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What's the Difference between Trust and Engagement?

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Lauren_Krause_80_x_120How does the Great Place to Work Trust model differ from employee engagement? Occupational Psychologists Dr. Lauren Krause and Timmy Cheung explain. (Download full article here)

There has never been a more important time to have an engaged workforce. Engaged employees are more likely to expend discretionary effort to go the extra mile, with this enthusiasm creating a better and more valuable customer and client experience.

During a time of economic crisis the importance of getting the most from your employees and ensuring customers stay loyal could mean the difference between survival or not. One key way for organisations to improve engagement is to create and maintain a workplace culture based on trust.

'Join an organisation, leave a manager…’

 As Dr Lauren Krause, Organisational Psychologist and Client Services Manager at the Great Place to Work®UK, explains: ‘It is often said you join an organisation, but leave a manager. We can love the vision or the mission of what an organisation is trying to do, but with the day to day reality, if your manager is not supporting you or giving you recognition, it is inevitably going to affect your feelings of trust and engagement.’

Moreover, in a tough economic climate, where opportunities and vacancies are hard to come by, a disengaged employee may stay with an organisation and breed negativity. But if trust and engagement is low when the economy improves there is a risk that the best talent will leave.

Because employee engagement has become so important to employers, measuring and working to improve it has become something of an ‘industry’ in recent years, with a myriad of consultancies offering different models and approaches.

No universal definition of employee engagement

The UK Government’s MacLeod Review of employee engagement in 2009 found more than 50 definitions of the concept*. This means there is no universal understanding or definition of employee engagement. Rather than focusing on something that is rather difficult to define, Great Place to Work looks at something different – trust. We have also developed a robust way of measuring that trust, validated by 25 years of research with organisations and business leaders all over the world.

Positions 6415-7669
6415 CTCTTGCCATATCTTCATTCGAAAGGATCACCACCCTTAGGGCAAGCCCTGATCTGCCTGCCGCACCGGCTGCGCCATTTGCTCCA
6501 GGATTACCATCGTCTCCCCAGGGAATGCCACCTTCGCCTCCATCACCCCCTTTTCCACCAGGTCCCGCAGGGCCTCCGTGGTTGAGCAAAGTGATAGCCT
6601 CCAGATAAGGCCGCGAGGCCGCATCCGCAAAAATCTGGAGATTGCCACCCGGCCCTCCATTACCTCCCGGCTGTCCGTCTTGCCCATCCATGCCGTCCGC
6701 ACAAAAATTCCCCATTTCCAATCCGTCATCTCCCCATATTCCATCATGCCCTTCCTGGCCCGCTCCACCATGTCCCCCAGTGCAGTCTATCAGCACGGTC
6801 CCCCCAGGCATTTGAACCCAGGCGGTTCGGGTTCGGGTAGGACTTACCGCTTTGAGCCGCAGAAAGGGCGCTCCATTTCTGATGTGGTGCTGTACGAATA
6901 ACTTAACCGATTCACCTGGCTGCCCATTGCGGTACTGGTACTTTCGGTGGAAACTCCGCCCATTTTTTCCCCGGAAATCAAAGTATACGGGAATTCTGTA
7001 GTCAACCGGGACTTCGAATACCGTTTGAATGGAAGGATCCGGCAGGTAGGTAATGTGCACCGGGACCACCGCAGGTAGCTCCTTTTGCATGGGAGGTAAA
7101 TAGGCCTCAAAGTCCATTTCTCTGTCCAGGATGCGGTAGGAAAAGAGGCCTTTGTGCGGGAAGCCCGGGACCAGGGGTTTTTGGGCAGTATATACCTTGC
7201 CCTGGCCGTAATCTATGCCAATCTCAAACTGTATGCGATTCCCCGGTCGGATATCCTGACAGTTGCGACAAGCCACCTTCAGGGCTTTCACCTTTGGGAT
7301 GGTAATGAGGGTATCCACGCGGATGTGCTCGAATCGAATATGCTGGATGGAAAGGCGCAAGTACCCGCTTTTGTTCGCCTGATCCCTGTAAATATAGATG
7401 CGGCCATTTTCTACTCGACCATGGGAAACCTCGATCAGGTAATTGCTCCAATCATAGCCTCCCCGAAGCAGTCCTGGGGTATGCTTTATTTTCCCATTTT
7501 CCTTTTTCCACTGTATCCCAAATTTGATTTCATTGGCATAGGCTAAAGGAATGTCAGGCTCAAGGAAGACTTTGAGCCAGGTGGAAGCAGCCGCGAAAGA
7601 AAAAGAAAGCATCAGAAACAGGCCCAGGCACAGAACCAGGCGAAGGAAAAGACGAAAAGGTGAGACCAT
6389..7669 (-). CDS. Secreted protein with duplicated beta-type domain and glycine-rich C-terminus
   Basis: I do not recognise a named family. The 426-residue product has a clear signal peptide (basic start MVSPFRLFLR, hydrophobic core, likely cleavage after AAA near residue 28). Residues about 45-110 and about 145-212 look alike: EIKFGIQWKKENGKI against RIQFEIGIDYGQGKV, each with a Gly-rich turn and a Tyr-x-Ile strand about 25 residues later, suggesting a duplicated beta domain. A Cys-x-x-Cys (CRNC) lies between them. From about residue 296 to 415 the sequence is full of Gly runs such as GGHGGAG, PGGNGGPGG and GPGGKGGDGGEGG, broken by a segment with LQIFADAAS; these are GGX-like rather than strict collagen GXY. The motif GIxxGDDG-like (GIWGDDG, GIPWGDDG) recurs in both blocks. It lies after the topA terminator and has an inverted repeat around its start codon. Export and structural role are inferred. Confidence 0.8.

An article published by Macey and Schneider** shows that trust is a prerequisite to engagement. This evidence supports the Great Place to Work's aim of identifying, creating and sustaining great workplaces through development of high-trust workplaces.

The Great Place to Work Trust Model has five dimensions. The first three focus on building trust between the employee and the organisation/manager and comprises credibility, respect and fairness.

The fourth – camaraderie – measures the strengths of employees’ relationships with their colleagues. The fifth – pride – measures how much employees intrinsically take from their role. These last two dimensions also give a sense of how engaged employees are.

The trust element in the model is unique, says Timmy Cheung, Organisational Psychologist and Project Manager at Great Place to Work UK. ‘There are a lot of competitors who have engagement as part of their survey, and will tell you how engaged your staff are. But that does not necessarily help organisations build a high trust environment,’ he says. Cheung explains further that since the model was created from data collected from a variety of focus groups and interviews with companies that were already great, the result is that Great Place to Work is able to measure the perceptions of employees within the organisation and use the model to see how trusting the employees are of their workplace. ‘However, the people practices that underpin the culture are also important to take into account, and these are audited by the Institute too,’ he adds.

Cathal Divilly, Managing Director of Great Place to Work in Ireland, suggests managers and leaders need to show four key traits to determine whether employees are going to trust them: ability or technical competence; benevolence (you will look after their interests); integrity; and predictability (you behave consistently).

Pete Nicholls, HR consultant and founder of Veritas Network, says that organisations that score well on Great Place to Work's trust-based index tend to see about a 40% difference in their cumulative returns, indicating the distinct financial and competitive advantages of getting this right.

Business benefits of Trust…

Trust is a crucial precursor to positive employee engagement.  Organisations that understand the importance of employee engagement have been shown to enjoy the following benefits:

■ 16% greater profit margin

■ 19% greater operating income

■ 18% greater productivity

■ 2.6 times Earnings Per Share (EPS) growth

■ 12% greater customer loyalty

■ 50% fewer sick days

■ 87% less likely to leave the organisation

 

Notes:

Source: UK Government MacLeod Review, Engaging for Success September 2009

 * MacLeod Review

 ** ‘The Meaning of Employee Engagement’, Macey and Schneider, Industrial and Organisational Psychology Journal, Vol 1 Issue 1, pp 3-30 March 2008

Dr. Lauren Krause is Head of Client Services and Timmy Cheung is Project Manager with Great Place to Work UK. Both are Occupational Psychologists.

 

 

 
 
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